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Civil Aviation Authority advisory circulars contain information about standards, practices, and procedures that the Director has found to be an acceptablemeans of compliance with the associated rule.
An acceptable means of compliance is not intended to be the only means of compliance with a rule, and consideration will be given to other methods of compliance that may be presented to the Director. When new standards, practices, or procedures are found to be acceptable they will be added to the appropriate advisory circular.
An advisory circular may also include guidance material to facilitate compliance with the rule requirements. Guidance material must not be regarded as an acceptable means of compliance.
This advisory circular is intended to be read in conjunction with Rule 43.67. If there are any conflicts between the advisory circular and the rule, the rule takes precedence.
This advisory circular provides methods acceptable to the Director for showing compliance with the general maintenance rules set out in Part 43 when engaging in NDT activity.
This advisory circular relates specifically to Rule 43.67.
Revision 2 adds a definition of NANDTB, and acceptance of the National Aerospace NDT Board of Australia.
Civil Aviation Rule 43.67 requires that a person performing maintenance on an aircraft or aircraft component that involves the use of specified non-destructive test (NDT) processes to be appropriately qualified and to use appropriate methods, techniques and practices. The current situation, particularly in the general aviation area, has relied on the issue of certificates by the Certification Board of Inspection Personnel (CBIP) in combination with the manufacturer’s instructions for (NDT) inspections. Consequently, there has been little attention paid, at that level, to written practice.
The reliance on CBIP for routine recertification has left little room to take up alternative methods for the recertification of personnel; and this has been exacerbated by some manufacturers amending their NDT procedures. For example Lycoming have removed their magnetic particle inspection procedures from the Service Bulletin and replaced them with the requirement for the overhauler to write the procedures and have them approved by a Level 3 NDT person. The expectation in instances like this is that the overhauler (or a subcontractor) will have a system in place that is capable of establishing an approved NDT procedure. These factors have combined to expose an inattentive approach to NDT systems in the smaller workshops.
Unlike the Civil Aviation Safety Authority (CASA) in Australia, the New Zealand Civil Aviation Rules do not provide for licensing of individuals to perform NDT, and there is no intention to establish such a licensing system. Also there is no intention to certificate organisations for the purpose of performing NDT inspections on aircraft or aircraft components. To do so would effectively restrict such certification to aircraft maintenance organisations certificated in accordance with Part 145 – as happens in the United Kingdom. Therefore, the competence of NDT inspectors must rely on a robust and strictly controlled NDT certification system which already exists in the NDT industry in the form of published standards such as the NAS Certification & Qualification of Non-destructive Testing Personnel standard (NAS 410) and the European standard EN 4179.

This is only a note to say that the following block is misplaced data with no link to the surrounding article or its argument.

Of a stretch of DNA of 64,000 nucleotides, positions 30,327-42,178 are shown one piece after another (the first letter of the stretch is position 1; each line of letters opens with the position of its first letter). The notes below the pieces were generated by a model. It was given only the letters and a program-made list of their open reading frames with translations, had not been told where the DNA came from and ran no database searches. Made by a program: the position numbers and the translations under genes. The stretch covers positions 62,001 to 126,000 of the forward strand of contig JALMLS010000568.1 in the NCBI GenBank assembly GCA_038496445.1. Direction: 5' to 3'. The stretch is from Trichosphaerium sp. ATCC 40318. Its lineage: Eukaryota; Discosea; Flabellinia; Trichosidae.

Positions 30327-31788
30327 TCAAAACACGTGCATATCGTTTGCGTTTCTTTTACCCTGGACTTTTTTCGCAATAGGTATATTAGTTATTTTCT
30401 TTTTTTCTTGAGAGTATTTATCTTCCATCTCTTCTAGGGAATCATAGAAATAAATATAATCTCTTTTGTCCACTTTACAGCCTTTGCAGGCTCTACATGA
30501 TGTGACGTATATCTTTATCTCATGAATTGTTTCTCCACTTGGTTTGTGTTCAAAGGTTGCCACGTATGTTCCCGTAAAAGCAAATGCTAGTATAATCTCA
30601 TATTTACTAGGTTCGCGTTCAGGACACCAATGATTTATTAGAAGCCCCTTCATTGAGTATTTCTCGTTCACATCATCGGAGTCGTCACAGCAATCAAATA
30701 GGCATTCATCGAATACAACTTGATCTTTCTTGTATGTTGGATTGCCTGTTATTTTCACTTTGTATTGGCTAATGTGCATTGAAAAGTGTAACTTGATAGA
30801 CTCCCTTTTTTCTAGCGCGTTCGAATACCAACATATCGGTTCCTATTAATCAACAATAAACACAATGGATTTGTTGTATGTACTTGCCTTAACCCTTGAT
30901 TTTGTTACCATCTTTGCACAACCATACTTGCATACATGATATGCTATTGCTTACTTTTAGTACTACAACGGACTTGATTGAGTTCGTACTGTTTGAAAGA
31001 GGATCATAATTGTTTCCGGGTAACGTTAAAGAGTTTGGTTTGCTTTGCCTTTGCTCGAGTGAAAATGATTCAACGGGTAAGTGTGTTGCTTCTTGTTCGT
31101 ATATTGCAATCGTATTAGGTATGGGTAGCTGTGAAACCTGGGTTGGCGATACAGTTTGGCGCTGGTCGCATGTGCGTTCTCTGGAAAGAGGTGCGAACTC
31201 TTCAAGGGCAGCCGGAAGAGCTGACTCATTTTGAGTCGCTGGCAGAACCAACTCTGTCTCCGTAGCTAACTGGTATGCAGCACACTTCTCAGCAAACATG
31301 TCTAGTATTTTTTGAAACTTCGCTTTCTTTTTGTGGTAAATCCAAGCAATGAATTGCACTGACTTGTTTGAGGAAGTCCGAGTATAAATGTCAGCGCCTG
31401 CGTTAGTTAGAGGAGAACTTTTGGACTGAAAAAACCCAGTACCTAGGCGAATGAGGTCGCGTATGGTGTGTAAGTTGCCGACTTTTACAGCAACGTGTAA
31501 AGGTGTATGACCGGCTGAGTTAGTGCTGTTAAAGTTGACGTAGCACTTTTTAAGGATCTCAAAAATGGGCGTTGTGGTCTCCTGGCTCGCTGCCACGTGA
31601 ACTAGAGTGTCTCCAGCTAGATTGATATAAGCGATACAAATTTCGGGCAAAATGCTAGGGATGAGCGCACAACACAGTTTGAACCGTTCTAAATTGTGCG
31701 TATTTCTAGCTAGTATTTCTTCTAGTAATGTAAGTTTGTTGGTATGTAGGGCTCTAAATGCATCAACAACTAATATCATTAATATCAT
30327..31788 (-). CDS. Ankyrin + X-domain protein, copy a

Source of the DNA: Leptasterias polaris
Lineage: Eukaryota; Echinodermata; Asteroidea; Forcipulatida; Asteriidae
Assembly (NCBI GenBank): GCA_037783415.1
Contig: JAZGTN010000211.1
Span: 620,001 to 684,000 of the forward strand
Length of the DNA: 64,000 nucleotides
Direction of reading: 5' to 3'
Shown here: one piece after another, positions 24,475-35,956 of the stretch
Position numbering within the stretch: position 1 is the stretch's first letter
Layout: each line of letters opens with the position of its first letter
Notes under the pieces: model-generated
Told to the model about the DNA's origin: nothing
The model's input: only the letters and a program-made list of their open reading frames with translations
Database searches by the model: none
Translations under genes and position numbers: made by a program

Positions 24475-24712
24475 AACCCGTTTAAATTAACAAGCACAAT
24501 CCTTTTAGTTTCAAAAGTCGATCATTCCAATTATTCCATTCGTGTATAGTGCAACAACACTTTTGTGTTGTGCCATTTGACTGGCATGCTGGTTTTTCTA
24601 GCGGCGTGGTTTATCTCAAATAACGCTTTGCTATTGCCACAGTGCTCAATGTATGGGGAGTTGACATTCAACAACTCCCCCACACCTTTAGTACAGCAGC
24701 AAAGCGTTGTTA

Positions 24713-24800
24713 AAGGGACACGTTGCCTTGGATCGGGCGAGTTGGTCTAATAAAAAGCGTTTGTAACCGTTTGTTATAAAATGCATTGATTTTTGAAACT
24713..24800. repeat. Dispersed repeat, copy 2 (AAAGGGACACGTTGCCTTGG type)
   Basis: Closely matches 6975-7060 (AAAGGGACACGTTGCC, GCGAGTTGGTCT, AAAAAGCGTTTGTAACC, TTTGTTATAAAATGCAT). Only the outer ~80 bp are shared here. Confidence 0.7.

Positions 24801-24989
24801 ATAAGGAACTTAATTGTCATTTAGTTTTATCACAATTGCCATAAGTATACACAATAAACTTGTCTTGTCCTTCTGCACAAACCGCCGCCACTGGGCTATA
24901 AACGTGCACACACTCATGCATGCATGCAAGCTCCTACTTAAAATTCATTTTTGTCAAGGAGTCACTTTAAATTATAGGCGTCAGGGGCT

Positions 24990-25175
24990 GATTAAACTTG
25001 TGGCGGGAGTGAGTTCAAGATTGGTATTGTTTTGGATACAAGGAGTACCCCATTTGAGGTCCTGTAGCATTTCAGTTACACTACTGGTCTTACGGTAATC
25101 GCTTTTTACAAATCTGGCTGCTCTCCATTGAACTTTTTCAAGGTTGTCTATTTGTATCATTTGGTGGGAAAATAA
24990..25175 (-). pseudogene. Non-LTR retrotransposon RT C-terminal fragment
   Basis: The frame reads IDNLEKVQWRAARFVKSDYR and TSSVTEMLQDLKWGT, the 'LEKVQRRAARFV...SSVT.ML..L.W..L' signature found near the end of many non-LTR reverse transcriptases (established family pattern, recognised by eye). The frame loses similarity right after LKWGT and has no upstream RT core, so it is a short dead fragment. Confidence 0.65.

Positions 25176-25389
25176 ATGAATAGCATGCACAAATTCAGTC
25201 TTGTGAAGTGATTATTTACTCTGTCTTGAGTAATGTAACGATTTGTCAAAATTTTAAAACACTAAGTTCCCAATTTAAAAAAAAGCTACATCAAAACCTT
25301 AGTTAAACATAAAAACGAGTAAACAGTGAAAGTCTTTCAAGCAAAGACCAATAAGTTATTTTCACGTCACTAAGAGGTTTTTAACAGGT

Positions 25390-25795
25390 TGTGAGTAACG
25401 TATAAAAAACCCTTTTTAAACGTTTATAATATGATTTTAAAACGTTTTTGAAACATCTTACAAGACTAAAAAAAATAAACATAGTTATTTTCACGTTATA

This advisory circular (AC) restates the requirement of rule 43.67(2) that NDT must be performed using appropriate methods, techniques and practices acceptable to the Director, and reinforces that this requirement does not differentiate between holders of a CBIP certificate and holders of certificates from other organisations. This formalisation of direction, while not a departure from the intent of the rules, may be perceived as shift in what the Director considers acceptable. It represents a move to provide transparency, across the board, to the certification of NDT personnel and performance of NDT by adherence to standards.
The objective of rule 43.67 is to establish a minimum standard for non-destructive testing where NDT is required to ensure the continued airworthiness of aircraft and aircraft components. Whether the industry applies the controls, or the CAA does it is of little consequence – the same standards must apply. And in the final analysis this kind of system is no more than what one would expect for any activity that requires assurance of quality.